Contributed by: The James Bond Movie Encyclopedia by Steven Jay Rubin

(April 17, 1930–January 22, 2021): Top French auto-stunt coordinator whose frenetic car chases became an industry standard, thanks in large part to his work on the James Bond series. Julienne began his Bond association on For Your Eyes Only, for which he devised and coordinated the Citroën Deux Cheveux chase and the motorbike fight in Cortina d’Ampezzo. On Octopussy, his drivers took Bond (Roger Moore) on the wild chase through the German countryside to an American air force base. On A View to a Kill, Julienne took a car down concrete steps to the Seine River in Paris, then obliterated its windshield and eventually cut the car completely in half as Bond attempts to keep up with a parachuting May Day (Grace Jones). Later in the same film, his auto daredevils were put to work in downtown San Francisco during Bond’s hook-and-ladder chase. In Mexicali, Mexico, on Licence to Kill, Julienne was intimately involved in the Kenworth tractor-trailer truck stunts.

Julienne’s final Bond assignment was GoldenEye. As he recounted at the time, “I started with the James Bond series in 1980 [on] For Your Eyes Only. In GoldenEye, it’s a very subtle race between two protagonists—a Ferrari 355, which is a real animal, and an Aston Martin DB5, which is a relatively ancient vehicle, a venerable machine. We were afraid to hurt it. . . . In order to match the performance of the two cars that have nothing in common is very complicated. We’ve had to use tricks—spikes on the tires to make it slide—it’s the opposite of what we’re used to doing. And this is precisely why the job is fascinating. In this chase scene—it is not a stunt, it is a chase scene—it must be very subtle to adapt to the actors’s performances. And that’s what makes it very difficult. But on the other hand it’s also something wonderful to achieve.”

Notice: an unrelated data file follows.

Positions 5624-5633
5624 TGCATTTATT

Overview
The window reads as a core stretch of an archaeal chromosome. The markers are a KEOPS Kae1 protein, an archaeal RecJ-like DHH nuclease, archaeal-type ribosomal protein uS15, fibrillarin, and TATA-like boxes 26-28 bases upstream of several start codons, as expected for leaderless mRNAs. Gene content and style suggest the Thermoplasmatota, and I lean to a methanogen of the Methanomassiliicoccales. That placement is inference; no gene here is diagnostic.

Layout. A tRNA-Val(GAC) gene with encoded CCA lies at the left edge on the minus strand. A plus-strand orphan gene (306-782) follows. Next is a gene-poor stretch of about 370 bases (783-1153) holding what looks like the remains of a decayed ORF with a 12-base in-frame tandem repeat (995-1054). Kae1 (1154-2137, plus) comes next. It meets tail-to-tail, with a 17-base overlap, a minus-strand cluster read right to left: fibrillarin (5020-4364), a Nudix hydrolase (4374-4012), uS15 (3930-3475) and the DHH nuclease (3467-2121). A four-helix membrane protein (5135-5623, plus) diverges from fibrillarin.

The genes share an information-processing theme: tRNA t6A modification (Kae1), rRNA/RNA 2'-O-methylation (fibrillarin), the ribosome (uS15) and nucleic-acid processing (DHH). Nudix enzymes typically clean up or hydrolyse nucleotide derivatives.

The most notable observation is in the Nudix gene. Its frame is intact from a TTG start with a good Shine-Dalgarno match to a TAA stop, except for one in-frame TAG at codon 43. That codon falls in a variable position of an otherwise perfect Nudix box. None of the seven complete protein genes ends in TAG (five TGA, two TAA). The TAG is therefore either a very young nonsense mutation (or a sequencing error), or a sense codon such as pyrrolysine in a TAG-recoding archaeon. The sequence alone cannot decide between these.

He added, “Everything is always very dangerous. It requires a lot of skill in order to be very precise in relationship to the camera. The day before yesterday, we crashed both the Aston and the Ferrari. A small thing, but huge consequences. We were able to fix it during the night. . . . What is now wonderful is that we can now use all the technical craft we have acquired on the race tracks, the Grand Prix, and use this knowledge for filmmaking, and I believe this is an outstanding accomplishment.”[1]

A native of Cepoy, Loiret (in the Loire Valley, ninety-four kilometers from Paris), Julienne made his motion picture stunt debut on director André Hunebelle’s crime comedy adventure Fantomas (1964). Three years later, he first served as a stunt coordinator on George Lautner’s Sorrel Flower. However, it was his masterful work on Peter Collinson’s The Italian Job (1969) that brought him international acclaim for his innovative car stunts.

[1] Special features, GoldenEye, James Bond Ultimate Edition (1995; MGM, 2006), DVD.


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